Wednesday, February 22, 2006

nightingale and crow

The nightingale comes to the garden, no more the crow.

Light of my eyes, to the garden with you I will go.

Like lilies, like roses, we'll open out in blossom,

And we, like water running through gardens, will flow.

#1055: From Rumi's Kolliyaat-e Shams-e Tabrizi

Search word: nightingale

Yesterday, I ended with the mythical phoenix so today I searched for this nightingale. I also borrowed a book from my local library which has goddess images and symbols. Some of the very earliest of these depict bird-like women as shown below:

neolithic bird goddess
Neolithic bird goddess @
bird goddess, Rumania
Bird goddess from Rumania, 5000BC @

To me, this seems to suggest that spirit or soul was very early associated with woman. Where that leads and what it means exactly is hard to say. In the second image above the bird goddess is associated with labyrinthine patterning evoking a sense of discerning the order in nature.

In Rumi's quatrain, the nightingale with its sweet song replaces the crow, a symbol found in alchemy and representing death, depression, darkness and sorrow. Adam Mclean describes it thus:

The Black Crow sometimes also the Raven is the beginning of the great work of soul alchemy. This indicates the initial stages of the alchemist's encounter with his inner space, through withdrawing from the outer world of the senses in meditation, and entering what is initially the dark inner world of the soul. Thus this stage is also described in alchemical texts as the blackening, the nigredo experience, and it is often pictured as a death process, as in the caput mortuum, the deaths head, or as some alchemical illustrations show, the alchemist dying within a flask. Thus in the symbol of the Black Crow we have the stepping out in consciousness from the world of the physical senses the restrictions that bind us to the physical body.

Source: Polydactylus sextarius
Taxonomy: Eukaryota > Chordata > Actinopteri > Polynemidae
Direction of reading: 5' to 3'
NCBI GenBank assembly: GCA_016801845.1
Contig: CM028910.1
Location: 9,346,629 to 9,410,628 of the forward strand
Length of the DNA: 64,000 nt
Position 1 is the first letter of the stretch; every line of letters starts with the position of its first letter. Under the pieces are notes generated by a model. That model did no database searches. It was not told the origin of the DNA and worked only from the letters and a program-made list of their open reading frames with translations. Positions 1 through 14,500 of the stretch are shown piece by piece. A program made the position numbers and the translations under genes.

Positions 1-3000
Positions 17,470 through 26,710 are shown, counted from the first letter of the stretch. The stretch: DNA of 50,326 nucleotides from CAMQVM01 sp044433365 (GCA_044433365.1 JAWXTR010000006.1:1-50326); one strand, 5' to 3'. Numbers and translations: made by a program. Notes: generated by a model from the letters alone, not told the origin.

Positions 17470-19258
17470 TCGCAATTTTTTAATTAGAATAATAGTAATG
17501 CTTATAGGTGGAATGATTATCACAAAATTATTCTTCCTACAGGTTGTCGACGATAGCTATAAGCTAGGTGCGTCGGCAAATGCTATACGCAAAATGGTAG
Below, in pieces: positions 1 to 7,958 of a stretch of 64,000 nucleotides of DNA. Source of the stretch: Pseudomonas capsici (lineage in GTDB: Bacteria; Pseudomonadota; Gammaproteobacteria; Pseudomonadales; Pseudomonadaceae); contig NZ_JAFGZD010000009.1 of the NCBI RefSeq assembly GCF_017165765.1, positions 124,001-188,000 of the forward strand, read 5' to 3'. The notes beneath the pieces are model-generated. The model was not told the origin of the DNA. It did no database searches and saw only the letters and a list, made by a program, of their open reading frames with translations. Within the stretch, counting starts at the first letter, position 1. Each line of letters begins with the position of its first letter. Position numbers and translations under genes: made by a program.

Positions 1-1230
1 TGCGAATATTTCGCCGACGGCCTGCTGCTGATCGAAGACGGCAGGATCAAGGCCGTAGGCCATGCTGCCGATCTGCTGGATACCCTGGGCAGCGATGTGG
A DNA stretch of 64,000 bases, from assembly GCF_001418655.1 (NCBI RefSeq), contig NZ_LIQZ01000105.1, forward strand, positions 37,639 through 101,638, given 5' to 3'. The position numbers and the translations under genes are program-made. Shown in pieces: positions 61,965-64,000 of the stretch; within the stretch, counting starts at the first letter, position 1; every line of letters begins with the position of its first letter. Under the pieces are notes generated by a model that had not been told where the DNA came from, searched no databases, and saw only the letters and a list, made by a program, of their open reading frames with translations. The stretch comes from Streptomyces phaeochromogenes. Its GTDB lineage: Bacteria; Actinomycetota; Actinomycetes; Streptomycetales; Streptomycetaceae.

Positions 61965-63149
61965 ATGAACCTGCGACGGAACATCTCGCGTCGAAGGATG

from The Birds in Alchemy

Crows are what I think of whenever I see Muslim women clad in the full black burqa, as lampooned in the cartoon below. I love this one because, for me, it represents a strong feminine wakefulness in contrast to masculine blindness. The spirit of the nightingale shines forth from those eyes which, I hope, will soon be released from these black prisons.

Hoyer cartoon

Rasmus Sand Hoyer: Muhammed cartoon for Jyllands Posten Denmark

A final word, referring back to the McLean article. I sense some colour symbolism in Rumi's quatrain since the alchemical nigredo (blackening) is followed by the albedo (whitening, as symbolized here by the lily) and rubedo (reddening, as symbolized by the red rose). An illustrated example of a personal journey through these stages can be found at Zade's alchemical meditations.


At Wednesday, 22 February, 2006, Blogger Bob Hoeppner said...

The nightingale was a symbol for the lover, and a particular flower (I don't remember which specific one, rose?) symbolized the beloved. Here Rumi seems to be inverting the usual relationship between the lover (the person) and the beloved (God) by saying "we" will open out in blossom. Interesting.

At Wednesday, 22 February, 2006, Blogger Arizona said...

Ah yes, Bob, thanks for noticing that. Al-Hallaj was cruelly martyred for saying "I am God". Rumi is very careful how he phrases it but he is constantly saying "I am God". You just have to listen closely enough.

Of course, there's a right way and a wrong way of saying "I am God" ...


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